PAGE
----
Albion's main club badge dates back to the late 1880s, when the club's secretary Tom Smith suggested that a throstle (song thrush) sitting on a crossbar be adopted for the badge.[61][B] Since then, the club badge has always featured a throstle, usually on a blue and white striped shield, although the crossbar was replaced with a hawthorn branch at some point after the club's move to The Hawthorns. The throstle was chosen because the public house in which the team used to change kept a pet thrush in a cage. It also gave rise to Albion's early nickname, The Throstles. As late as the 1930s, a caged throstle was placed beside the touchline during matches and it was said that it only used to sing if Albion were winning.[61] In 1979 an effigy of a throstle was erected above the half-time scoreboard of the Woodman corner at The Hawthorns,[62] and was returned to the same area of the ground following redevelopment in the early 2000s.[63]

The badge has been subject to various revisions through the years, meaning that the club were unable to register it as a trademark. As a result of this, the badge was re-designed in 2006, incorporating the name of the club for the first time. The new badge gave Albion the legal protection they sought.[64]

The main club badge should be distinguished from the badge displayed on the first team strip, as the two have rarely coincided. No badge appeared on the kit for most of the club's history, although the Stafford knot featured on the team jerseys for part of the 1880s.[65] The West Bromwich town arms were worn on the players' shirts for the 1931, 1935 and 1954 FA Cup finals. The town's Latin motto, "Labor omnia vincit", translates as "labour conquers all things" or "work conquers all". The town arms were revived as the shirt badge from 1994 until 2000,[C] with the throstle moved to the collar of the shirts.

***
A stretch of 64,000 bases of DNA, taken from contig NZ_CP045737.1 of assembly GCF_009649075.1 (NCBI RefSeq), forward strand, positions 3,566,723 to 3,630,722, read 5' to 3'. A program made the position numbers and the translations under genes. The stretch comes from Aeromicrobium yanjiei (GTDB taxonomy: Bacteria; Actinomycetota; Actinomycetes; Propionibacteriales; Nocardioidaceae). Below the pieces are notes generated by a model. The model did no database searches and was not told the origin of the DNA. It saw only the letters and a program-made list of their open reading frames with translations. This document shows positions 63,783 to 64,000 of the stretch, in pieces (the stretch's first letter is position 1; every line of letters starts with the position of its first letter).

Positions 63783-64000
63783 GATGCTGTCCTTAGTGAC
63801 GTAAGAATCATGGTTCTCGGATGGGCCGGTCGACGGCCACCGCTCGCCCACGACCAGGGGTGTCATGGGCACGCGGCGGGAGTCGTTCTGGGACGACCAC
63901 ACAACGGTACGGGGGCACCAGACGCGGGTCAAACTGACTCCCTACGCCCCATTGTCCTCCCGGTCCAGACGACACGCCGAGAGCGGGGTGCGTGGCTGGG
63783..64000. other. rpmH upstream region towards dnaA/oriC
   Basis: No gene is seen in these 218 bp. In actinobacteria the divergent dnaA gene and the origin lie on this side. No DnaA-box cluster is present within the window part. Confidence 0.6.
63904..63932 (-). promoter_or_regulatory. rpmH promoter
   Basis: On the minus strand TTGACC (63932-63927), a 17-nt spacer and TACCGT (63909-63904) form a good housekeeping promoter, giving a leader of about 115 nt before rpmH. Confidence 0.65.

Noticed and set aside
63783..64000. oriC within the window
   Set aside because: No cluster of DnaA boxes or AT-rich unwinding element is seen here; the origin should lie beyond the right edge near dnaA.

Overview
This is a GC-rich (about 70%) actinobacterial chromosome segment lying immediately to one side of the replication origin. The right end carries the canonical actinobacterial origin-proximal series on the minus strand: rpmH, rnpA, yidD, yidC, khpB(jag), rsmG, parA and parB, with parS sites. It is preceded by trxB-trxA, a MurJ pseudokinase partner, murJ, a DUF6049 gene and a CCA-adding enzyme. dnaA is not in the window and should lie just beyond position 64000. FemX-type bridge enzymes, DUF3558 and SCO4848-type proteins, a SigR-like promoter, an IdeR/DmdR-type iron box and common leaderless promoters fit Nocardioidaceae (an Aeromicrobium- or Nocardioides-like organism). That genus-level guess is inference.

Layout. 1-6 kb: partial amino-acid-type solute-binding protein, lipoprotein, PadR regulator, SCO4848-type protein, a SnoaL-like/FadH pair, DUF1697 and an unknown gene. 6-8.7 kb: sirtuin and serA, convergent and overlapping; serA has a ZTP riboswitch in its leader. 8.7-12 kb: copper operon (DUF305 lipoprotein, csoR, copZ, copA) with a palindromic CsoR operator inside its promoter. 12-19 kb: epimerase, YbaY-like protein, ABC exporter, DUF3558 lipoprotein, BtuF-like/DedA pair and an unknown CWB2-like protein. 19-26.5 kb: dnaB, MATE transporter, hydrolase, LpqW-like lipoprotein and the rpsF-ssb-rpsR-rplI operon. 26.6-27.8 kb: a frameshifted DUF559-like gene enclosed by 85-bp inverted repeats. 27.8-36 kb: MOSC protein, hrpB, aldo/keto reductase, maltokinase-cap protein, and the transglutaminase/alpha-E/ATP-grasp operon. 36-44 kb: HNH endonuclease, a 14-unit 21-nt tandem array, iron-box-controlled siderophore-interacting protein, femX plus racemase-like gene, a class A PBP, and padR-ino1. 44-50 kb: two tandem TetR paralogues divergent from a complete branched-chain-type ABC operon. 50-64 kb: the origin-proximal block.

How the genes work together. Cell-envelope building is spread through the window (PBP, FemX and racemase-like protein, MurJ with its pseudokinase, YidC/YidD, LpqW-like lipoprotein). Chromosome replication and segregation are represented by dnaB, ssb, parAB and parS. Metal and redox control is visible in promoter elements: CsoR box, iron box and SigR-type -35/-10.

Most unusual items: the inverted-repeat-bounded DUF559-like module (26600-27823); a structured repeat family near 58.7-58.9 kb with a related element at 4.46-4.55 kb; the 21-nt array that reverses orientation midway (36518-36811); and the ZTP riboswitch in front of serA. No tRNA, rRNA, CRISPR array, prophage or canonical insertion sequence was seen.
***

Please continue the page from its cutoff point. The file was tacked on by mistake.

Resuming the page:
Albion's first regular shirt badge appeared in the late 1960s and early 1970s where it was blue. Although it featured the throstle, it did not include the blue and white striped shield of the club badge.[48] A similar design was also used during the late 1980s and early 1990s. In the mid-1970s, a more abstract version of the throstle was used on the club's shirts, while in the late 1970s through to the mid-1980s, an embroidered WBA logo was displayed, a common abbreviation of the club's name in print.[48] Not until the early 21st century did the full club badge appear on the team's shirts.[48]